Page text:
President Trump. I had a feeling you might say that. Also, our great Treasury Secretary, Steven Mnuchin, has worked with Bob hand in hand. And thank you very much, Steve. Great job.
So this really is a landmark agreement. But along with them, we had the exceptional efforts of Jared Kushner. Where is Jared? Where is Jared? Our brilliant Jared. Great job, Jared. He worked hard. He left a beautiful, nice, very prosperous real estate business and came here. And I can tell you, that was harder. This is harder than real estate in New York, isn't it, Jared?
White House Senior Adviser Jared C. Kushner. A lot harder.
President Trump. But you've done a fantastic job. You don't get people like that. So thank you very much. And, Ivanka, nice to have you here. Thank you, honey.
Also somebody that I've heard for 35 years. His voice is just—a great gentleman, a friend of mine, but a great gentleman. We brought him in, and he has been outstanding. The only problem is he doesn't like going on television very much. [Laughter] He's a little bit shy about that. Larry Kudlow. Where's Larry? Where is Larry?
We had a day where the market went down $1 trillion. Think of that. In other words, it was one of those few days, because we've had 141 days where we hit all-time highs. And we just broke—as you know, we just broke the 29,000 mark on the Dow, just now, as we were walking in. The market is up substantially today. We have all these business leaders. I'm sure they don't care.
But Larry Kudlow went out into the beautiful lawns of the White House. Actually, he was standing in the middle of the Rose Garden. He had a beautiful scarf waving in the wind. He was everything perfect, right out of Greenwich, Connecticut. [Laughter] And he started talking. And by the time he finished, I said: "You just made a trillion dollars. A trillion." [Laughter] Because the market went up like 250 points. I said, "Larry, what the hell did you say?" [Laughter] And it didn't matter. But we were even. We went from being a trillion down to even, and that was pretty good.
Larry, you've been fantastic. Thank you very much. Appreciate it.
And by the way, I just see in the audience our great Ambassador to China, right? Governor. So we had the Governor of Iowa, and he loves China. And he's the longest—you're the longest serving Governor in the history of our country, like 24 years. And I called him. I said, "Governor, you have to do me a favor." Because I remember one conversation I had with him. I was going in to make a speech, before the election, and he said, "Sir, please don't say anything bad about China." It's the first time anyone ever said that to me. [Laughter] And I said, "Who is this guy?" He's the Governor of Iowa. He just said, "Don't say bad about China." So I had to rip up about half of my speech, right? [Laughter]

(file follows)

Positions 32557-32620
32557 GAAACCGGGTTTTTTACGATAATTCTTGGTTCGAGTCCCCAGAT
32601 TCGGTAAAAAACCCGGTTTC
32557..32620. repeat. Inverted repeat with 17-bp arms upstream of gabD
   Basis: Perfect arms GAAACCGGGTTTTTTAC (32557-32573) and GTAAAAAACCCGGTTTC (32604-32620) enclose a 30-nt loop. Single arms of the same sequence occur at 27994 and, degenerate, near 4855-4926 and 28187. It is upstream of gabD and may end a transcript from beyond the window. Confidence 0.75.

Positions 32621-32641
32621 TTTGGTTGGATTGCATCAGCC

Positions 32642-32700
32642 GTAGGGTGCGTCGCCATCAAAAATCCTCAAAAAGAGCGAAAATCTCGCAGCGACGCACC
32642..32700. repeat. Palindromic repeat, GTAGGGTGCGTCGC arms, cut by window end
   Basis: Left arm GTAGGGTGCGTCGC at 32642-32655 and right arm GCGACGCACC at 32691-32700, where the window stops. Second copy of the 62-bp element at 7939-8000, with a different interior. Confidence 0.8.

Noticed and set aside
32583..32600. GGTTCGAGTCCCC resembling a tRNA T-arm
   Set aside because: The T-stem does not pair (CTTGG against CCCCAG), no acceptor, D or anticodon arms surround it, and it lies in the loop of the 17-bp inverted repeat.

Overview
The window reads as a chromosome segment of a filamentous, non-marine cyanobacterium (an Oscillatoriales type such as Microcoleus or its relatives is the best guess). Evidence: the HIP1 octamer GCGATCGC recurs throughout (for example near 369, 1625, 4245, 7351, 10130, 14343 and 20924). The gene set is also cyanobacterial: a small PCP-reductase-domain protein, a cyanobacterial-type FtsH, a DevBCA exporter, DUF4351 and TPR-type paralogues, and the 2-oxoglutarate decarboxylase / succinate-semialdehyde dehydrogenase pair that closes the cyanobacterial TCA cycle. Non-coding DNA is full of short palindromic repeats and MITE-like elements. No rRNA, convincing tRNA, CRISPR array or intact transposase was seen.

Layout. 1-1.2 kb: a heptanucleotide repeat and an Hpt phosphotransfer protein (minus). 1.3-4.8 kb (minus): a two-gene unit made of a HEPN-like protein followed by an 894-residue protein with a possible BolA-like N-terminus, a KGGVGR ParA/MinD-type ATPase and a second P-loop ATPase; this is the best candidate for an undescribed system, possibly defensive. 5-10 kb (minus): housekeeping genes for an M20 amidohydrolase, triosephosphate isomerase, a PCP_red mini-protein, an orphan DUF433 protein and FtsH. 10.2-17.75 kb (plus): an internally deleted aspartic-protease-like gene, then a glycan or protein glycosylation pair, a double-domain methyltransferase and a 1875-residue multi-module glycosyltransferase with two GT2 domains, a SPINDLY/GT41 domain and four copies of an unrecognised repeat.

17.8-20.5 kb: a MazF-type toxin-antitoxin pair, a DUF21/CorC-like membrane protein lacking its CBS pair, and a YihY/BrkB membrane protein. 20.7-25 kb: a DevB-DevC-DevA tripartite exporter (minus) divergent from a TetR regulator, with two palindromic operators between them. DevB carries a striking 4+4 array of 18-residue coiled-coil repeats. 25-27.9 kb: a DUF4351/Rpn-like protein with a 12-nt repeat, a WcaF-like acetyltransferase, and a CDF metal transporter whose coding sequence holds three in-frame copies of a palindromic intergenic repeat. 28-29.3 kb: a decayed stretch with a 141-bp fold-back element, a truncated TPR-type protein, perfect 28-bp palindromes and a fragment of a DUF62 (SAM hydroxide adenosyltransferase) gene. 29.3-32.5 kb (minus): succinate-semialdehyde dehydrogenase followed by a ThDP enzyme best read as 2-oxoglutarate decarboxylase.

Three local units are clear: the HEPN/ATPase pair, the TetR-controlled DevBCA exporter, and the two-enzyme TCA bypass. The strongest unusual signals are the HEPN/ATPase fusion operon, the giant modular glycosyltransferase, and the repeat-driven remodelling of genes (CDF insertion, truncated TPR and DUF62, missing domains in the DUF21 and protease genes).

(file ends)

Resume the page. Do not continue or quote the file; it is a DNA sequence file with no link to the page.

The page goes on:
And I said, "Why?" And he said: "Well, we do a lot of business. I've been dealing with China for 35 years, with corn and all of the different things." And he told me a story that was amazing. He said: "You know, 35 years ago, when I started, I met a man named Xi. He wasn't President then; he was a young man." And the Governor came back. He told his wife, he said—this is 35 years ago. And it's documented. He said, "I just met the future President of China."
And nobody thought much about it. And you know what? Twenty-eight years later, you turned out to be right. And you have been an incredible Ambassador. And they like each other so much. So when it came time to picking the important position of Ambassador, I said, "Haven't you had enough after 24 years being Governor of Iowa?" He said, "If you want me to do that." And it's been a great—you've been a great help. Thank you very much, Ambassador. I appreciate it. Done a great job. Nobody could have done that job better.
A man—I think I can go on the opposite side of the spectrum, perhaps, from the Governor. His attitude is a little different. Our trade adviser, Peter Navarro. [Laughter] Right, Peter? He's a little different. We have all types. We have all types. A Deputy Chief of Staff, Chris Liddell, who's been with us for a long time, and he's done a fantastic job and had a great business career. Commerce Secretary—a legend on Wall Street—Wilbur Ross. Where's Wilbur? Okay. Thank you. Wilbur, thank you.
A man who knows agriculture as well as anybody in the world. We were looking for an agricultural person, and we wanted to go political, and we were looking for somebody that would fit perfectly. And Sonny came in, and it was over. I learned more in that half hour about agriculture than I—Joni, right?—than I could ever have learned, possibly. Sonny Perdue has been incredible. And we're taking care of our farmers—that, I can tell you. So, Sonny, thank you very much. Great job. Thank you. Thank you, Sonny.
And a woman—transportation is going very well. She's done an incredible job. We're getting approvals down now from 20 years—21 years to 2 years. And it may get rejected for environmental or other reasons. But we have it, Lindsey, down to about 2 years. A highway which would have taken 19 to 20 years to get approval, we have it down to 2. And we want to get it down to one. And if it doesn't work, we're going to say, "You don't build it." But you're not going to wait 22 years to find out you can't build the highway. And she has been fantastic: Secretary of Transportation Elaine Chao. Thank you, Elaine. Thank you, Elaine.